Which makes picking the best of the best really hard at year's end. There were lots of good choices.
My Top 25 Reads of 2012 were:
Enjoyed this title about a woman who discovers her marriage and life are not as happy as she thinks when a visit by a college friend leads to the break up of her marriage. Married readers will be hard pressed not to consider their own relationships and wonder whether things are going as well as they presume.
Lost & Found by Ginny Yttrup
Disturbing story. Unsettling. Rattling. Amazing story about woman who has subjected herself completely to an evil woman, her mother-in-law, such that her self-esteem is near gone. Upon the unexpected death of her husband, Jenna Bouvier, with the help of her spiritual director Matt, finds her voice and her wings.
Awakening Mercy by Angela Benson
Digital re-release; re-reading a long-favored title that remains an all-time favorite. Love how Benson makes the faith challenge apply to each character, unbeknownst to them. Easygoing, realistic romance where both characters have to overcome their pasts in order to have a future. Forgiveness theme applies across board. Love how secondary characters easily set up possibility of a second story without feeling as if that is the whole purpose while reading.
Solomon's story; As moving as her debut novel, Love Amid the Ashes. One of the best writers of Biblical fiction today.
Secrets drive this story about a female attorney, wife and mother who has all but severed ties with her family and hometown, only to be forced to deal with them as her teen daughter seeks to know who her biological father is. Love John's style. Very dialogue heavy, not big on setting and exterior description. But the story flows and unfolds at the right pace. Difficult to not understand Teal's plight, yet find myself wanting to force her to come to terms with her past, if not for her daughter, for herself, so that she can become whole, that she can find and envelop herself beyond the shell of herself that she has inhabited.
Fabulous debut. Not sure it's obvious to all readers that these are people of color, but that's not a bad thing. I love when authors give readers an opportunity to see themselves in the story. Sloan Templeton has inherited her mother's bookstore, although she really wants to be back in the Cyber Crime unit. Before it's all over, she's toting a gun--and using it as needed--to deal with the threats of mysterious email messages, an abusive ex-boyfriend, a vintage book that has warring interested parties and more.
Former girl group member, Camille Robertson wants to reclaim her place in the spotlight. Except she's put on a few pounds and doesn't have a group, since her co-members no longer speak to her (nor her brother, the group's former manager). Camille is living hand to mouth working a deadend job but determine to make this one thing go right for herself, the first thing since the death of her mother. She finds an agent who advises her to try gospel, which means connecting with a church, the bigger the better, to get a demo tape completed and set up a potential audience. What Camille doesn't bargain for is that connection she will make with the people at the church, beginnning with choir director Ronald Shepherd, nor with God. Fast read. Laugh out loud funny. Very believable. Camille learns it's not about what she wants for herself, but what God wants for her life.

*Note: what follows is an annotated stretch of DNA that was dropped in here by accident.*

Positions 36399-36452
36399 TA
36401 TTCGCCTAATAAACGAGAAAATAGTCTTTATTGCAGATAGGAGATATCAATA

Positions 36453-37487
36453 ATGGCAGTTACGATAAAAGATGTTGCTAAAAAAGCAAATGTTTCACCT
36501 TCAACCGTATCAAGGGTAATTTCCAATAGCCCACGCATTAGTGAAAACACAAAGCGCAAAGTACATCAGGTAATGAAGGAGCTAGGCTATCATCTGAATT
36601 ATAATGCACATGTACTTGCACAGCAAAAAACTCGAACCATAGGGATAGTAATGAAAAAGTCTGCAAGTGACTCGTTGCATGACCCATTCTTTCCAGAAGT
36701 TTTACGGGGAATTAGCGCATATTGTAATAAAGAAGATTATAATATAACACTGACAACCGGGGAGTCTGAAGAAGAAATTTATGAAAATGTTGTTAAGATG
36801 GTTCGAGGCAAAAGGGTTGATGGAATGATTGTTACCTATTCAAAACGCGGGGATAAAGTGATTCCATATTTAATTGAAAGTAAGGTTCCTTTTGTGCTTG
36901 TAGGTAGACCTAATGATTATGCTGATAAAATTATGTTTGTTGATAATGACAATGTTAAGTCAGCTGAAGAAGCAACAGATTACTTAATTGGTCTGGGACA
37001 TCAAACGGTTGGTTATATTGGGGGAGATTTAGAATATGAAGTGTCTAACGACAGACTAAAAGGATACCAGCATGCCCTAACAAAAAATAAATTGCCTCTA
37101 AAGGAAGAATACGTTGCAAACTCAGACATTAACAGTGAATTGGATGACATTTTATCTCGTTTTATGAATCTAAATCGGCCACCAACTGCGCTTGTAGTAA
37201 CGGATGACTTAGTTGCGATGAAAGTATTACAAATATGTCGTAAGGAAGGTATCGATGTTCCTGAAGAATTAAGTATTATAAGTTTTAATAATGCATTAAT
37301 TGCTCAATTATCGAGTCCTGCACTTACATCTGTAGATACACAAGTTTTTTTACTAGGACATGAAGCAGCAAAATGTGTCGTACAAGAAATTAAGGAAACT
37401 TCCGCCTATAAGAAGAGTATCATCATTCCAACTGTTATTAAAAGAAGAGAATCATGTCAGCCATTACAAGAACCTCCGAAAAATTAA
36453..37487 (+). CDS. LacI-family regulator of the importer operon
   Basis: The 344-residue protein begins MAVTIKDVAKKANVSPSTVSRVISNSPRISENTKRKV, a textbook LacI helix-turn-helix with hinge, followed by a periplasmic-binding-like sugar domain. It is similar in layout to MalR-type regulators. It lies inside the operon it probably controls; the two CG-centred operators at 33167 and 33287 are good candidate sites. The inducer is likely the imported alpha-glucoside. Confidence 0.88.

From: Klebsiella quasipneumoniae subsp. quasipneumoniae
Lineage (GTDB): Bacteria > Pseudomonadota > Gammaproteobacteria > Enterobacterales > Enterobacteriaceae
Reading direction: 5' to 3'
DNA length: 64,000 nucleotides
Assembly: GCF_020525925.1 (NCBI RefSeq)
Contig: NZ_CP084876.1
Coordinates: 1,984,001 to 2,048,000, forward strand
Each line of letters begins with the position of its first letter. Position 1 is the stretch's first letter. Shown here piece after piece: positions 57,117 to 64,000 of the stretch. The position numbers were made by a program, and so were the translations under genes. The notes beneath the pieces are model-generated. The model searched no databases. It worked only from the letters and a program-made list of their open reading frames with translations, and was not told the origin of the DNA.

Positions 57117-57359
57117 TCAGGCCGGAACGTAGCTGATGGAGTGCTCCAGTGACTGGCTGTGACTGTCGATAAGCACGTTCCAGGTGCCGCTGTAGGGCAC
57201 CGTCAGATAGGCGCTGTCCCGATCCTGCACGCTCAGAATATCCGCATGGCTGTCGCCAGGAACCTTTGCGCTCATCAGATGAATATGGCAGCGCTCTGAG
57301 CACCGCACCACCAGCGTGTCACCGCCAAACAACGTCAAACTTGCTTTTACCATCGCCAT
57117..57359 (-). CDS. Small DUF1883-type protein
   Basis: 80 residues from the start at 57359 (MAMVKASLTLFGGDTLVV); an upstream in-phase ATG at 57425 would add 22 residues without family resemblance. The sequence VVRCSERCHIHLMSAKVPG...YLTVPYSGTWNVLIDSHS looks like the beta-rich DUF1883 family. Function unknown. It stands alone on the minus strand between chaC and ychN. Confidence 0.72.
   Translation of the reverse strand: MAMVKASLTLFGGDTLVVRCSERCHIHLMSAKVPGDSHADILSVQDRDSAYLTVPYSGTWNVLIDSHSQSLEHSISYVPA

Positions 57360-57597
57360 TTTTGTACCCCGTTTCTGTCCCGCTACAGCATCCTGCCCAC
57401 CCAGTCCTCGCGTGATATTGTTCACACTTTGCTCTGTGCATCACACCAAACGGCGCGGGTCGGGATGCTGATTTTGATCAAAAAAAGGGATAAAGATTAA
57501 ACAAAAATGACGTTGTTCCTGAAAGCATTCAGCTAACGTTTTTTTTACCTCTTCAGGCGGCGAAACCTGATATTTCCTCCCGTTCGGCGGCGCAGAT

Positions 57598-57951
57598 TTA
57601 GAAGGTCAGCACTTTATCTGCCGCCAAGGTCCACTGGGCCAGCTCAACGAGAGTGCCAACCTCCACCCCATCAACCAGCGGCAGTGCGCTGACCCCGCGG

The Wedding Beat by Devan Sipher
From a guy's POV. A news reporter covering the wedding beat of The Paper (thinly veiled reference to NY Times) looks for love by observing and taking lessons from the couples.
Can't begin to enumerate all the ways in which Coming Home poked at me spiritually through the story of Dayna Wilson who, seven years after her divorce, is called upon by her ex-husband and his wife in a way no sane person would ever expect. Although I can't relate to being divorced, I can relate to the questions raised about unconditional love, forgiveness, faith in the face of betrayal and other questions Adams raises through this moving, gripping story.
Ten Plagues by Mary Nealy
Best suspense I've read since reading Steven James. A policewoman with the gift of discernment hunts down an evil serial killer with her partner and the help of a mission preacher (and ex-cop). Palpable suspense, unique and believable characters. Kept me guessing until nearly the last page, even when I was sure I knew.
Amazing story about forgiveness. An apprentice is subjected to an evil master from whom he finally escapes, running to the saddler who showed him compassion--and to the saddler's daughter. Also deals with abolition.
Destiny's Divas by Victoria Christopher Murray
Murray's storytelling rises higher and higher in mastery. Destiny's Divas is story of three women--Sierra, Raine and Liza--encompassing three decades who compose a gospel group. Except lies to others and to themselves threaten to torpedo everything they've worked for and stand for.
Absolutely loved this book about a young woman from a poor urban community who is a fish out of water at a wealthy prep school, the same school her older sister attends but completely rules. Love the interracial relationship between basketball player Will and dancer Sonya. Sonya's teen angst is captured remarkably well by DuBois and the plot moves quickly, making this is an engaging and fun read.
The Song Remains The Same by Allison Scotch Winn
The story of Nell's amnesia and her journey to a new life is literary in style. Liked that everything is messy and doesn't wrap up into nice, tight bow. Nell's amnesia and struggle to remember who she was vs define who she is reflects a familiar fight that many face--without the benefit of loss of memory. Scotch is honest, poetic, and at times raw, peeling the layers that don't want to budge, leaving one to wonder just how many layers there might be.